Restoration of the grove of Apollo’s Bath
Places of entertainment, designed by the gardener and architect André Le Nôtre, the groves of Versailles were often redesigned over the centuries. Fountains, vases and statues decorate these green spaces where Louis XIV and his Court came regularly to relax and dance.
Drawing rooms of greenery laid out in the wooden areas on either side of the paths and walks, the groves form small enclosed gardens surrounded by trellises or palisades of foliage reached along unobtrusive paths, with metal gates closing off the entrance. A contemporary of Louis XIV, the marquis de Dangeau, called them “the hidden fountains”. Adorned with fountains, vases and statues, the groves offer surprises and areas of fantasy inside the great garden. They were used as open-air salons and the Court came here to enjoy collations, listen to music and dance.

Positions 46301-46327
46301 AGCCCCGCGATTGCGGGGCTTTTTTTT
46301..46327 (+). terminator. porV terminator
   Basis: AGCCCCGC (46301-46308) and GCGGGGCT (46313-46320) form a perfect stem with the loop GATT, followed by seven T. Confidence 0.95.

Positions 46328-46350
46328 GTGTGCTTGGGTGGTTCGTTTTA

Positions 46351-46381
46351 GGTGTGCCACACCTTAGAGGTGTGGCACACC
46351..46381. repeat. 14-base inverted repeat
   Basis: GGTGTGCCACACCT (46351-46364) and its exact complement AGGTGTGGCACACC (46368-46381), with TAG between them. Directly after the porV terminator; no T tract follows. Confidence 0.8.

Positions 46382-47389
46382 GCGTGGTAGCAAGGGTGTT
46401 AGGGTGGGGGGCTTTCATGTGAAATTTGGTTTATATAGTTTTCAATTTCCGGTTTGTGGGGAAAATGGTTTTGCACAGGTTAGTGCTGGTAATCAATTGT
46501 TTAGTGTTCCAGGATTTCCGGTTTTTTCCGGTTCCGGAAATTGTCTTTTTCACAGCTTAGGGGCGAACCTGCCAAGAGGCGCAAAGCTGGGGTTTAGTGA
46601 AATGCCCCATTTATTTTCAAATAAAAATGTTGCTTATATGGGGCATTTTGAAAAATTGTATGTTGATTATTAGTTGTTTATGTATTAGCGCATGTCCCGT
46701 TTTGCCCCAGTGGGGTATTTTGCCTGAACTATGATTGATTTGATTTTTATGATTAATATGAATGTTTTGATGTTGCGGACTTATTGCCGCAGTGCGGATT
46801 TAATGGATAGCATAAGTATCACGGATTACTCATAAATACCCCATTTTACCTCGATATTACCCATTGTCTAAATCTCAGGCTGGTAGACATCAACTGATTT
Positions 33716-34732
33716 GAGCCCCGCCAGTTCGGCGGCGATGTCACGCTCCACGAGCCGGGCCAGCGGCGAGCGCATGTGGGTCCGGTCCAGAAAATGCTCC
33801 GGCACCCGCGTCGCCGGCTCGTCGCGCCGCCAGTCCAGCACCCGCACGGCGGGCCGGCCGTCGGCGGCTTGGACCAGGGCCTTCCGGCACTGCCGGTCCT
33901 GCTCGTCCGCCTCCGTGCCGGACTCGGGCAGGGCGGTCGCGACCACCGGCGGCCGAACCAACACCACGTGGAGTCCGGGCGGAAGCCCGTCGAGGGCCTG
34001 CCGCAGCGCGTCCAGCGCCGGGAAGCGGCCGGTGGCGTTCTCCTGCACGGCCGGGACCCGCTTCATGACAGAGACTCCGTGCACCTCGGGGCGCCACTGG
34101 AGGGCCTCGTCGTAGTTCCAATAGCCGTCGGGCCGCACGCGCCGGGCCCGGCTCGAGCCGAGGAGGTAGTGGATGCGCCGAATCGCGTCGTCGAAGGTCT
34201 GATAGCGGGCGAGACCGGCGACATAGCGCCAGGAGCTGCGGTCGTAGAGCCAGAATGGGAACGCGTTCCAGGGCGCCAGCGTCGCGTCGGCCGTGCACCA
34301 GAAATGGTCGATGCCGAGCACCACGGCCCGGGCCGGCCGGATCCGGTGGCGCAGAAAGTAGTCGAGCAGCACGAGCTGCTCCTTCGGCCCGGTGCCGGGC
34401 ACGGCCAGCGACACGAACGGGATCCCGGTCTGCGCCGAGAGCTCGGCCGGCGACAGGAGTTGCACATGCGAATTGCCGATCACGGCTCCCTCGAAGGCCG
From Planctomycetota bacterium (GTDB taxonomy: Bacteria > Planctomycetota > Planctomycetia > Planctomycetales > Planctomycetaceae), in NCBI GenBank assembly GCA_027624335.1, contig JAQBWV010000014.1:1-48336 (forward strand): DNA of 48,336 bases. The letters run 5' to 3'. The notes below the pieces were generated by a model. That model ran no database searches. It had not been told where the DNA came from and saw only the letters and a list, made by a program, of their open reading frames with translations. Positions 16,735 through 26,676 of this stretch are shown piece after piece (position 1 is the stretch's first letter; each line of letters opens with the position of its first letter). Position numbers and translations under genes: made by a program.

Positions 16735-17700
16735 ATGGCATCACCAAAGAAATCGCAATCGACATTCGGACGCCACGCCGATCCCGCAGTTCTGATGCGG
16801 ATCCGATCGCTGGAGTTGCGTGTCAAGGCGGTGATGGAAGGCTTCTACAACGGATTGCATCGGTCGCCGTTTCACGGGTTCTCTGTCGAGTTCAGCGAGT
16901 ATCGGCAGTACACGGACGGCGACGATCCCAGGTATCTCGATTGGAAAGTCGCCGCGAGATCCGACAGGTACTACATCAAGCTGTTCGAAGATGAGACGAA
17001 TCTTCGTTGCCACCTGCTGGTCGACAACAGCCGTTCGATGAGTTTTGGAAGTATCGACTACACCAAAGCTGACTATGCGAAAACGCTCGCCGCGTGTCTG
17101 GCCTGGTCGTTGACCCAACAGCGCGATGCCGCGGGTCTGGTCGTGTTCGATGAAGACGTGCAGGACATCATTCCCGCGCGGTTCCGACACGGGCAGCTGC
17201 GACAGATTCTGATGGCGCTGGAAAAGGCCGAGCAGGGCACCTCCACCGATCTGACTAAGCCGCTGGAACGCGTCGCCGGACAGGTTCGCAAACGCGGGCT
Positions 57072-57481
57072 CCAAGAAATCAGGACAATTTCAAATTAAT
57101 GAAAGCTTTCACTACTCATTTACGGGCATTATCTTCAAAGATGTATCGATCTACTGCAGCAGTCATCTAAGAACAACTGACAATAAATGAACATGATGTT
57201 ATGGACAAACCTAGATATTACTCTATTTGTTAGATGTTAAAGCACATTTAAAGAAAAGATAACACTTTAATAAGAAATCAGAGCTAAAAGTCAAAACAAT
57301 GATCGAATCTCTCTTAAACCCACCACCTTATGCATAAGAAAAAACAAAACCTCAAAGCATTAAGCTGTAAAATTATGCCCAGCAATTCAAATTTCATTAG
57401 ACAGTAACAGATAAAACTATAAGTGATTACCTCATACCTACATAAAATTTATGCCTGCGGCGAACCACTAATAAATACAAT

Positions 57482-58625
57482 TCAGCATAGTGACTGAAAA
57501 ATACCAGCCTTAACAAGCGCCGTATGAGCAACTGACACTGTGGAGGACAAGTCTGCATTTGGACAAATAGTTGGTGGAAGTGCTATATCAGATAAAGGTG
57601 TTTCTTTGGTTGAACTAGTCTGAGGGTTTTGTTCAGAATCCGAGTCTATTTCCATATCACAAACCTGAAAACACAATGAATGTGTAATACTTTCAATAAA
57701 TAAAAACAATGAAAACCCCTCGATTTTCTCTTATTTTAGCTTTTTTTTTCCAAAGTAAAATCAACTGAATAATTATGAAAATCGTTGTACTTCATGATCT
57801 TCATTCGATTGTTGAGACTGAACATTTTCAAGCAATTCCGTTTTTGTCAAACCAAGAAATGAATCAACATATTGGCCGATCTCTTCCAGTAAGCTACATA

Under the reign of Louis XIV, the gardens of Versailles had fifteen groves. A counterpoint to the strict regularity of the general layout of the gardens, their decor and form were different and their purpose was to surprise the visitor by their diversity. André Le Nôtre designed most of the groves but some of them were modified by Jules Hardouin-Mansart. However, owing to their costly and difficult maintenance, some groves deteriorated quickly and were closed off in the 18th century. One of the most celebrated, the Labyrinth, was destroyed during the replanting of the gardens in 1775-1776. Others such as Apollo’s Baths were transformed in line with the vogue for English-Chinese gardens under the reign of Louis XVI and Marie-Antoinette. In the 19th century, the royal island was filled in and became the King’s Garden planted with rare and exotic trees.